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Sociodemographic inequities and active transportation in adults from Latin America: an eight-country observational study

Abstract

Background

Active transportation is a crucial sort of physical activity for developing sustainable environments and provides essential health benefits. This is particularly important in Latin American countries because they present the highest burden of non-communicable diseases relative to other worldwide regions. This study aimed to examine the patterns of active transportation and its association with sociodemographic inequities in Latin American countries.

Methods

This cross-sectional study was conducted in eight countries. Participants (n = 8547, 18–65 years) self-reported their active transportation (walking, cycling, and total) using the International Physical Activity Questionnaire. Sex, age, ethnicity, socioeconomic level, education level, public and private transport use, and transport mode were used as sociodemographic inequities.

Results

Participants spent a total of 19.9, 3.1, and 23.3 min/day with walking, cycling, and total active transportation, respectively. Mixed and other ethnicity (Asian, Indigenous, Gypsy, and other), high socioeconomic level as well as middle and high education level presented higher walking than Caucasian, low socioeconomic and education level. Private transport mode and use of ≥ 6 days/week of private transport showed lower walking than public transport mode and ≤ 2 days/week of private transport. Use of ≥ 3 days/week of public transport use presented higher walking than ≤ 2 days/week of public transport. Men had higher cycling for active transportation than women. Use of ≥ 3 days/week of public transport use presented higher cycling than ≤ 2 days/week of public transport. ≥6 days/week showed lower cycling than ≤ 2 days/week of private transport use. Men (b: 5.57: 95 %CI: 3.89;7.26), black (3.77: 0.23;7.31), mixed (3.20: 1.39;5.00) and other ethnicity (7.30: 2.55;12.04), had higher total active transportation than women and Caucasian. Private transport mode (-7.03: -11.65;-2.41) and ≥ 6 days/week of private transport use (-4.80: -6.91;-0.31) showed lower total active transportation than public transport mode and ≤ 2 days/week of private transport use. Use of 3–5 (5.10: 1.35;8.85) and ≥ 6 days/week (8.90: 3.07;14.73) of public transport use presented higher total active transportation than ≤ 2 days/week of public transport use. Differences among countries were observed.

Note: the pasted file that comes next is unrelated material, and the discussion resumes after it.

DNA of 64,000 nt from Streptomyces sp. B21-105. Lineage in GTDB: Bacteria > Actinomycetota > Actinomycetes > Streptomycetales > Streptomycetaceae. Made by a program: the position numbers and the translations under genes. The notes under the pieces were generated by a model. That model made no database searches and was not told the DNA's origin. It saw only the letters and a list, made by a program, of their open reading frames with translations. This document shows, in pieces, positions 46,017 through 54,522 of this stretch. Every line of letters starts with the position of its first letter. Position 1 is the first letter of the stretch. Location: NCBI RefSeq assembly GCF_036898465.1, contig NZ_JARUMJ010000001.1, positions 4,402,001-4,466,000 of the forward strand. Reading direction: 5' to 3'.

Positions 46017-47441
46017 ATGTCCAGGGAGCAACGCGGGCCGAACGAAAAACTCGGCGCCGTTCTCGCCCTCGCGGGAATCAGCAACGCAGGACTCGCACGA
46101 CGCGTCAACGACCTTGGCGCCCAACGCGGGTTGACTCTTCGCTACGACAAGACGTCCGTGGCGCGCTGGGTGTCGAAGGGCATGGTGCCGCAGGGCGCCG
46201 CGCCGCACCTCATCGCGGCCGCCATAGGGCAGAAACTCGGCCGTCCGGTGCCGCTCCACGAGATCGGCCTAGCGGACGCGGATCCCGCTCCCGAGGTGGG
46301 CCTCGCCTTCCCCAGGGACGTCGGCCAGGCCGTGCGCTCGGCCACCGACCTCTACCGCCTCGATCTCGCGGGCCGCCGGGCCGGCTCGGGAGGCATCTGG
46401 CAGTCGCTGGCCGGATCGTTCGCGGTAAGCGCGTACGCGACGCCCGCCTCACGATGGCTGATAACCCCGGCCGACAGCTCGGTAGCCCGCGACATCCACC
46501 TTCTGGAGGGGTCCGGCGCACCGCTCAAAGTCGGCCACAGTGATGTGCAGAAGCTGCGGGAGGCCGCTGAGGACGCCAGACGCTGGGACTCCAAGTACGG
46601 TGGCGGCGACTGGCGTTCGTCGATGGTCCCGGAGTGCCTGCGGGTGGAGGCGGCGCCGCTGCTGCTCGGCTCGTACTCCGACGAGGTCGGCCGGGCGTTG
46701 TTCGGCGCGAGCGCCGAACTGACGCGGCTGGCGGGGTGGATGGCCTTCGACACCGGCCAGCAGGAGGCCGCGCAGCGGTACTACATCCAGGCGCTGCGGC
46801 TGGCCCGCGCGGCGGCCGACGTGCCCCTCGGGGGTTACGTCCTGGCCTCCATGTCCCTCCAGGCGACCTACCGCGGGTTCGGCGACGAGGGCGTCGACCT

Conclusions

Sociodemographic inequities are associated differently with active transportation across Latin American countries. Interventions and policies that target the promotion of active policies transportation essential to consider sociodemographic inequities.

Trial registration

ClinicalTrials.Gov NCT02226627. Retrospectively registered on August 27, 2014.

Introduction

More socioeconomically disadvantaged individuals have higher rates of cardiovascular disease (CVD), stroke, diabetes mellitus and cancer compared with more advantaged individuals [1]. Those living in socioeconomically disadvantaged situations also exhibit less healthy behaviours and worse health outcomes [2]. Transport in general is a key social factor of wellbeing, mainly in urban areas, which can help decrease social inequalities, improve people’s psychological and physical health, and decrease environmental pollution [3].

The Latin America region has undergone rapid urbanization with significant challenges in terms of transportation and urban planning. Besides, inequality is a major structural problem in Latin America. In the last decade, the region has experienced an increase in poverty rates, higher levels of unemployment, a deterioration in employment quality indicators, and stagnation in the decline of income inequality [4]. These trends are also of concern from the perspective of health inequalities since they can directly or indirectly undermine health and exacerbate the existing deep gaps in this area and Latin America is widely known as the world’s top unequal region [4]. Therefore, it is a region that is difficult to define and to understand [5,6,7]. Around 80 % of the Latin American population lives in urban areas at different levels of urbanization and different stages in the mobility transition [5]. In recent years, several attempts have been made to improve certain features of the urban environment and reduce social and spatial segregation against the marginalized population [8, 9].

Urban mobility, which is influenced by transport and land use planning, plays a direct role in the population’s health status through daily travel time and travel modes to their working or studying places [10]. As observed in the Latin America region, poor urban mobility leads to longer trips in daily transportation. In addition, two-thirds of daily commutes involve either sitting or standing in private or public transportation [10, 11]. Accordingly, initiatives targeting active transport have great potential to promote and sustain walking and cycling [5]. In this sense, transportation and urban planning are closely related to physical activity, free time, and sedentary behavior.